Terri Schiavo’s Father Calls Legal Fight With Michael a Spiritual Battle

Bioethics   |   Steven Ertelt   |   Feb 2, 2005   |   9:00AM   |   WASHINGTON, DC

Terri Schiavo’s Father Calls Legal Fight With Michael a Spiritual Battle Email this article
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by Steven Ertelt
LifeNews.com Editor
February 2, 2005

Clearwater, FL (LifeNews.com) — The ongoing legal battle to save Terri Schiavo’s life is one that some observers have called the "Roe v. Wade of euthanasia" because of its impact on the end of life issues debate. However, Terri Schiavo’s father says the fight is also a monumental spiritual battle.

In an interview with Spirit Daily, a Catholic web site, Robert Schindler talks about how Terri’s estranged husband Michael has frequently prevented Monsignor Thaddeus Malanowski from giving Terri communion or even visiting her to give her a blessing.

"He has the authority," Schindler said. "He literally owns her body. I don’t really know why he doesn’t allow Communion."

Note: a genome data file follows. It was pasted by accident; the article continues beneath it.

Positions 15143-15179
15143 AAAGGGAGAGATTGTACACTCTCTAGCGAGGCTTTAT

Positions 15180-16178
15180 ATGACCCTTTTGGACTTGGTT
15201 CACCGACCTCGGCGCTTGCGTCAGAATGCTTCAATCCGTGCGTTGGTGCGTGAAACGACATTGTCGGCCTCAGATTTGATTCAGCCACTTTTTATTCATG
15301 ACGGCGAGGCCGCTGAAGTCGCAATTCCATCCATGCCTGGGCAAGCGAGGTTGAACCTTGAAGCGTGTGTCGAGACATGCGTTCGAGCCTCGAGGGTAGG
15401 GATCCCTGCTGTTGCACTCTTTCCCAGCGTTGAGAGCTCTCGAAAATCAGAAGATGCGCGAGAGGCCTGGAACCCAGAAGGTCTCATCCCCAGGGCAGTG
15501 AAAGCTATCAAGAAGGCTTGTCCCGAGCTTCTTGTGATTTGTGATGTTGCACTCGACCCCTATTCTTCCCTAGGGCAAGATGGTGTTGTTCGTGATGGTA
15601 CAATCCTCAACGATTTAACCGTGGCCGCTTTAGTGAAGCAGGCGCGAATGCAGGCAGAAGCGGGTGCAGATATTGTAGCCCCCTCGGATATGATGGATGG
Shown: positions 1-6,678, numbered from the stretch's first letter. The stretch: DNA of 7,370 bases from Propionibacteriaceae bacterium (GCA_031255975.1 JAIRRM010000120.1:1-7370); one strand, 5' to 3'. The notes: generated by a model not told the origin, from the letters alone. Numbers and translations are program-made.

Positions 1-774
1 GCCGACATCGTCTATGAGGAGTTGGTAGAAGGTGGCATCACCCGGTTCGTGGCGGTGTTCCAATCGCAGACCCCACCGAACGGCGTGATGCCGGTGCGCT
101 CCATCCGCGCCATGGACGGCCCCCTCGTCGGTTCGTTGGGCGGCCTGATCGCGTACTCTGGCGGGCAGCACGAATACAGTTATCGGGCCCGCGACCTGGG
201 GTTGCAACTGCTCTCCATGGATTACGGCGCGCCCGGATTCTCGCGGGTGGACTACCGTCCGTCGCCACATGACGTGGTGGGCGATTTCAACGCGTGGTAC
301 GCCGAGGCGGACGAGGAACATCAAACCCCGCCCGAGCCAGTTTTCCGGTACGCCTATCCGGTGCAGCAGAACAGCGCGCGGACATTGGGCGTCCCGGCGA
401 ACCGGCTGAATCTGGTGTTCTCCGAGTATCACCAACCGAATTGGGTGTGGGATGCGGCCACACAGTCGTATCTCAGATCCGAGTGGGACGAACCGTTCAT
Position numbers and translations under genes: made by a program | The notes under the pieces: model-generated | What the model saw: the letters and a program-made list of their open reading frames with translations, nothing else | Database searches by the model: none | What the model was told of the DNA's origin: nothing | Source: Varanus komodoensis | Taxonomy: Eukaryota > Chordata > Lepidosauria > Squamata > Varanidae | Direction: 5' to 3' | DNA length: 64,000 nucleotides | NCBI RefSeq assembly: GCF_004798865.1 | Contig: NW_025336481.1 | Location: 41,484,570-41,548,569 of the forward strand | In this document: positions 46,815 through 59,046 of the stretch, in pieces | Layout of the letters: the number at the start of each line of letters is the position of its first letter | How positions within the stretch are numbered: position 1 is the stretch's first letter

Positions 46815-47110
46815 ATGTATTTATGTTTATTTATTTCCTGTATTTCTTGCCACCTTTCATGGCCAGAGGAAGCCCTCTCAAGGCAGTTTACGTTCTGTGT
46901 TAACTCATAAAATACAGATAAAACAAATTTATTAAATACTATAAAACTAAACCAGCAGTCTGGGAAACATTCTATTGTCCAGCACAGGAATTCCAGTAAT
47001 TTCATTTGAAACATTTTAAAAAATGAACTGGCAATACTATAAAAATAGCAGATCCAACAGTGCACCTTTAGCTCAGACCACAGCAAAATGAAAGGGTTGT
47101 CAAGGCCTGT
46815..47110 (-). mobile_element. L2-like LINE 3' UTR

Schindler told the web site that Terri’s Catholic faith is alive and she definitely reacts positively when Malanowski, former head of chaplains for the Pentagon, arrives in her hospice room.

"To show you how deep her Catholic faith is," says Schindler, "whatever distractions there are, she concentrates on monsignor solely and the different prayers he says with her. She is very attentive."

Schindler told Spirit Daily that he believes Michael is a Methodist, but that he does not attend church regularly.

Michael is currently living with Jodi Centonze, a Catholic, with whom he has had two children — even though he is still legally married to Terri.

Schindler told the web site he sees a spiritual battle taking place and that he regularly prays to "drive the devils out of the courtroom."

"I can feel them and almost see them," Schindler said.

Still, he finds solace and comfort in knowing so many pro-life advocates are praying for Terri and for the Schindler family as they fight to prevent her starvation death.

"We came home one day and there was a bouquet of 24 roses, unsolicited, sent by Franciscan brothers in Minnesota," he told Spirit Daily. The flowers came at an especially crucial time in the case and were uplifting.

"Events that have occurred show that when we pray to Him, things happen," Schindler said.

"We go a day at a time," Schindler concludes. "We expect the worst and hope for the best. It’s a day-to-day thing."

Related web sites:
Terri Schiavo’s family – https://www.terrisfight.org